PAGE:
domingo, 1 de abril de 2012

Postmillennialism v. Amillennialism

Historic Differences

In discussing the differences in Reformed Eschatological views, I’ve been asked to defend the postmillennial view against the more popular Amillennial view. The challenge here is to clearly define views that, over time, are slowly evolving into each other, particularly with the rise of “optimistic Amillennialism”. The similarities are as follows:

1.) All modern Amillennialists (with the exception of Hyper-preterists) are Postmillennial in the sense that they believe that Christ will return after the “millennium” which they would define as the current church age.

2.) Most (if not all) modern Postmillennialists are Amillennial in that they don’t believe in a literal “millennium”. However, they do hold to a future millennial age (not necessarily 1,000 years) in which the conversion of “Israel after the flesh” will lift part of the curse on Creation.

In the past, however, these two schools had greater differences. Amillennialists have historically been pessimistic about the future of the gospel. In the early church, both chiliasts and amillennialists held that the Roman Empire would wax worse and worse, until the last and worst emperor of all (antichrist) would eventually be destroyed by Christ’s Second Advent.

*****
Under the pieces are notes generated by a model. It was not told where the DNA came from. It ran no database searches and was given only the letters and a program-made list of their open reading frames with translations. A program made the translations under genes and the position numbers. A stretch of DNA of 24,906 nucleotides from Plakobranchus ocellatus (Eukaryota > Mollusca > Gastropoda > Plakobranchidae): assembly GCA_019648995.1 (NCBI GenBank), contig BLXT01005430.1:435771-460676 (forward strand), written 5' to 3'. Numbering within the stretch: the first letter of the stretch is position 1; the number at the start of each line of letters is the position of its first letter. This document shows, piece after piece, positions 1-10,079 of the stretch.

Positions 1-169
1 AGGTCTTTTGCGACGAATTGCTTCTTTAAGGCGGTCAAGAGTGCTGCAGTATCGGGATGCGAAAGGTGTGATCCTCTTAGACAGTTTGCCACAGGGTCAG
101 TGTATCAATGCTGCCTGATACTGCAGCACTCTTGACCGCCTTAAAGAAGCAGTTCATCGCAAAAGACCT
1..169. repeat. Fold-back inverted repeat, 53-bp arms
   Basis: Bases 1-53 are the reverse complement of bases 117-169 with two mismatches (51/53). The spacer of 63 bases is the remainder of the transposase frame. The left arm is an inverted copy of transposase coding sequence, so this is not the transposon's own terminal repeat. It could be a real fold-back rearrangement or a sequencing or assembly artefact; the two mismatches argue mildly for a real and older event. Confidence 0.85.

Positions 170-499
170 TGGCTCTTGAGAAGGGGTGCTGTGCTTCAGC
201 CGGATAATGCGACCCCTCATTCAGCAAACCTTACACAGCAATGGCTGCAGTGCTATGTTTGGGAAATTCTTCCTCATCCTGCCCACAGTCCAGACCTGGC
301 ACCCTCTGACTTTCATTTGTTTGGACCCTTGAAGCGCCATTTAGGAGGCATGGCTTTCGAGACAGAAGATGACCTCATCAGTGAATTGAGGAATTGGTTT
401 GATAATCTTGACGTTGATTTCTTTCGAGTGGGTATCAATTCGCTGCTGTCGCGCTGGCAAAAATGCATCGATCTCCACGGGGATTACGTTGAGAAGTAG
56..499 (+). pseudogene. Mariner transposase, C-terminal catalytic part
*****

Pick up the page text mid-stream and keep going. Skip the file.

A similar timeline would be suitable for classic postmillennialism as well, with two major differences. The first is that early postmillennialists were more likely than Amillennialists to suggest a date for the Second Advent due to the belief that they were already in the literal millennium. The second difference is, unlike the other eschatologies, postmillennialism was optimistic about the effects of the gospel in the “church age” (though most did hold to a future antichrist).

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